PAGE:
I got my work week finished by noon Saturday, and then it was my wife Becky’s turn. We drove to a garden store because she wanted a water plant for our backyard. The water-flower section was closed on weekends, so we wandered through the other floral opportunities. I know nothing about flowers, but my wife listened when I said, “I like that one.” We came home with four beautiful plants to place in our backyard. I had chosen three striking Cyclamen: one royal red, one white and one violet with white edges. Becky added one coral Begonia. Two other Begonias and four Autumn Ferns were waiting to join them in the back corner of our yard. Becky showed me where she wanted them placed. “Go for it,” she said. The ground was covered with tiny roots everywhere. My back felt the work. I finished with a good sweat and declared, “It was good.” She then offered me the planting of 18 Pansies around a tree in the front yard. Thank God the dirt was soft, and I could do it with a hand trowel. Lots of good fishing worms came up with the planting, but I know little about fishing.

The End Game

By Al Weir, MD | November 16, 2021

“He said to me: ‘It is done. I am the Alpha and the Omega, the Beginning and the End. To the thirsty I will give to water without cost from the spring of the water of life. Those who are victorious will inherit all this, and I will be their God and they will be my children’” (Revelation 21:6-7, NIV).

He was tall and thin and crammed with complex medical issues when he walked into my office supported by a cane. I greeted him and asked how he was doing.

Civility February 14, 2019

The Handoff

By Al Weir, MD | November 9, 2021

“After the death of Moses the servant of the Lord, the Lord said to Joshua son of Nun, Moses’ aide: ‘Moses my servant is dead. Now then, you and all these people, get ready to cross the Jordan River into the land I am about to give to them—to the Israelites’” (Joshua 1:1-2, NIV).

Edvin and Bona Selmani are friends of mine, more like brother and sister. They are both physicians in Albania, and we have known them for many years. For more than 25 years I and many American Christian healthcare professionals have been committed to educational evangelism in Albania with a ministry called Albanian Health Fund (AHF), a close partner to CMDA’s Medical Education International. The Selmanis were very young when we started. They matured in their faith through their local churches and the Christian student ministry, where they were leaders. They spent months in my home, with Edvin sharpening his skills in orthopedic surgery and Bona in transfusion medicine. Edvin is now a highly respected orthopedic surgeon and faculty member of the Medical University in Tirana. This year Bona became the leader of MDKSH, Albania’s version of CMDA for physicians. This year Edvin has become the first Albanian to lead AHF as president.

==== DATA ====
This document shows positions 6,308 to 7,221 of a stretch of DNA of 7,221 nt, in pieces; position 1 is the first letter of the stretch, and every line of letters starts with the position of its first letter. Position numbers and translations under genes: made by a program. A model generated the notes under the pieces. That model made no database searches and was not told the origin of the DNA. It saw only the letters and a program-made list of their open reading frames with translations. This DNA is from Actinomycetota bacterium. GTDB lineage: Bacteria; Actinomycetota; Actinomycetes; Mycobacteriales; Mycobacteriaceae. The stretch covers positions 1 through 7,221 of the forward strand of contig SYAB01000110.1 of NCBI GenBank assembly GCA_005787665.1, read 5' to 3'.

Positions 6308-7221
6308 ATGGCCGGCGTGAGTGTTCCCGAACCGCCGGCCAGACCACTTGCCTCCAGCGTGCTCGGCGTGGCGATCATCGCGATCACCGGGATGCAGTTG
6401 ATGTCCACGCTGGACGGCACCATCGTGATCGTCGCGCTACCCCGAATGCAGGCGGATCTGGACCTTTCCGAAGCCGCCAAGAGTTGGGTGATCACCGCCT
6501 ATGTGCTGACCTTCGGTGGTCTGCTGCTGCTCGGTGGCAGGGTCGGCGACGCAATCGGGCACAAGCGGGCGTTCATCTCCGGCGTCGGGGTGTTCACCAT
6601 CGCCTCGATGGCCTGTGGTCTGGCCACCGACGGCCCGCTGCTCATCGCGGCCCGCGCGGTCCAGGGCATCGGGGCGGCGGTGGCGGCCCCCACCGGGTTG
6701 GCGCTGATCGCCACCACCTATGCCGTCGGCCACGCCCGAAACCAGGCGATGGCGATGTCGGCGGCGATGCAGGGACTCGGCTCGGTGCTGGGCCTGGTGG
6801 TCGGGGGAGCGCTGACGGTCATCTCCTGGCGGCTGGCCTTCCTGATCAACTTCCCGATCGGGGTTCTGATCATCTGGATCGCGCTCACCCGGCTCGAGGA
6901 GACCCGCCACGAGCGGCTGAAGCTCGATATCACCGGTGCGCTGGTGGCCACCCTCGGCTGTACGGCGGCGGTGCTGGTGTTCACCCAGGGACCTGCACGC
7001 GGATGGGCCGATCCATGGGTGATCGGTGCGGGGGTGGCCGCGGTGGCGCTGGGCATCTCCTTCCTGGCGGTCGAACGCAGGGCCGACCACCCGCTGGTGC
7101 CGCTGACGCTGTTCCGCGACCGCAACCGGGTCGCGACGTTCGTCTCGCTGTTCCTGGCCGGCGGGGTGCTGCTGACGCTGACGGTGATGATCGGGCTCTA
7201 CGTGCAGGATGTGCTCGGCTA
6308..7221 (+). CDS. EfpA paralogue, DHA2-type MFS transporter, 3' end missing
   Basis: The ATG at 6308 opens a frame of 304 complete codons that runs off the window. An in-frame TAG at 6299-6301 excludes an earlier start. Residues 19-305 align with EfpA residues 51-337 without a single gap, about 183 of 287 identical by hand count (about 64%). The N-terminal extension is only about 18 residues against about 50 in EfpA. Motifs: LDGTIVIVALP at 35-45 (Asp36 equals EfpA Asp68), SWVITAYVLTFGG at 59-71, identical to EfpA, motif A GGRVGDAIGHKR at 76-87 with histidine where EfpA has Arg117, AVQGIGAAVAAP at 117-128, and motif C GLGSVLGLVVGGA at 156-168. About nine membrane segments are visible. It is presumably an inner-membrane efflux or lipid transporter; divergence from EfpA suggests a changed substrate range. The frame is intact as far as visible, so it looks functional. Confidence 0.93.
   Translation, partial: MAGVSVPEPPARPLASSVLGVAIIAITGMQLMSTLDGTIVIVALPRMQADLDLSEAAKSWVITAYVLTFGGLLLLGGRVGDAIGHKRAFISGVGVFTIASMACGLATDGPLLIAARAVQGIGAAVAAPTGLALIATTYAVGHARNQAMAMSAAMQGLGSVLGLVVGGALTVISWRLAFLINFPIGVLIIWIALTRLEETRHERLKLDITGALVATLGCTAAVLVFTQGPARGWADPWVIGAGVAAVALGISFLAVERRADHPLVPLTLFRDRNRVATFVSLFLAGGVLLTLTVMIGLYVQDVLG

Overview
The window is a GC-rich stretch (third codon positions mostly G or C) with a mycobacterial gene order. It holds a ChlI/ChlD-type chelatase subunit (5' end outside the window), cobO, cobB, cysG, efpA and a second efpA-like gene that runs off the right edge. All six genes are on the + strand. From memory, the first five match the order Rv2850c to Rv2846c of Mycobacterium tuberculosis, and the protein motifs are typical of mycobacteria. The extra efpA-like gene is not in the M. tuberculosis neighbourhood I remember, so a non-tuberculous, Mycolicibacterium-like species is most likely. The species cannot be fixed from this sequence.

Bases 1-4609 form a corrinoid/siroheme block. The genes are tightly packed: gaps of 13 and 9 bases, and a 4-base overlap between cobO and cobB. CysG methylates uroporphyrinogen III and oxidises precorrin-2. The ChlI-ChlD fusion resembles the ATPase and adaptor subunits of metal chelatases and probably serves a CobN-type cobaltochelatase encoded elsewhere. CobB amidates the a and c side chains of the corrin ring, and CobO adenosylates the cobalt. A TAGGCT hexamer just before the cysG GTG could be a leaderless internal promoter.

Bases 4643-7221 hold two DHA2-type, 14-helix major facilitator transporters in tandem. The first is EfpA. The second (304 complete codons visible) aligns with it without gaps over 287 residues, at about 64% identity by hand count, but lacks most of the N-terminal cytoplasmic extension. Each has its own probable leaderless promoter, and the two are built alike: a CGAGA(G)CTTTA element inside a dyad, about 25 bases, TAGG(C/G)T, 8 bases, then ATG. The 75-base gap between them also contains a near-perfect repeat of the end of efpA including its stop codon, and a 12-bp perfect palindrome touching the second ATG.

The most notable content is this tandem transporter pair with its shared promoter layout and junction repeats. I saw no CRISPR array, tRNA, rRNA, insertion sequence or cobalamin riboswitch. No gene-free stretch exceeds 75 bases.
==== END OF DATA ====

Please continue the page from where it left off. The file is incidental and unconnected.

Photo Credit: Unsplash.com

The Call

By Al Weir, MD | November 2, 2021

“Jesus went up on a mountainside and called to him those he wanted, and they came to him” (Mark 3:13, NIV).

Dr. Ledia Qatipi is a friend of mine. She was born in Albania and has dedicated her life to God’s service in a Christian healthcare clinic there. She is raising two teenage daughters whom she loves dearly, and thus she understands the realities of life. A few months ago, she told me that God had spoken to her and asked her to begin an additional ministry to the Roma of Tirana, most of whom live in open, three-sided shelters and beg for a living. The call was real, and God is blessing the ministry she has begun—on the side, as she works in her clinic and raises her daughters.

A Plaid Santa

By Al Weir, MD | October 26, 2021

“Set your minds on things above, not on earthly things. For you died, and your life is now hidden with Christ in God. When Christ, who is your life, appears, then you will also appear with him in glory” (Colossians 3:2-4, NIV).

I was driving home from work, on call for Labor Day. Traffic was light. He stood there on the corner of a major intersection with a big sign that could be read by those passing by. He was a big man, with a big belly and a bushy white beard, plaid shirt with blue jeans held up by suspenders…could have been Santa Claus, had he dressed in red. His signs read: “Jesus promises life after death, even if from a virus. Don’t be afraid. By the way, when is the last time you read Isaiah 53?”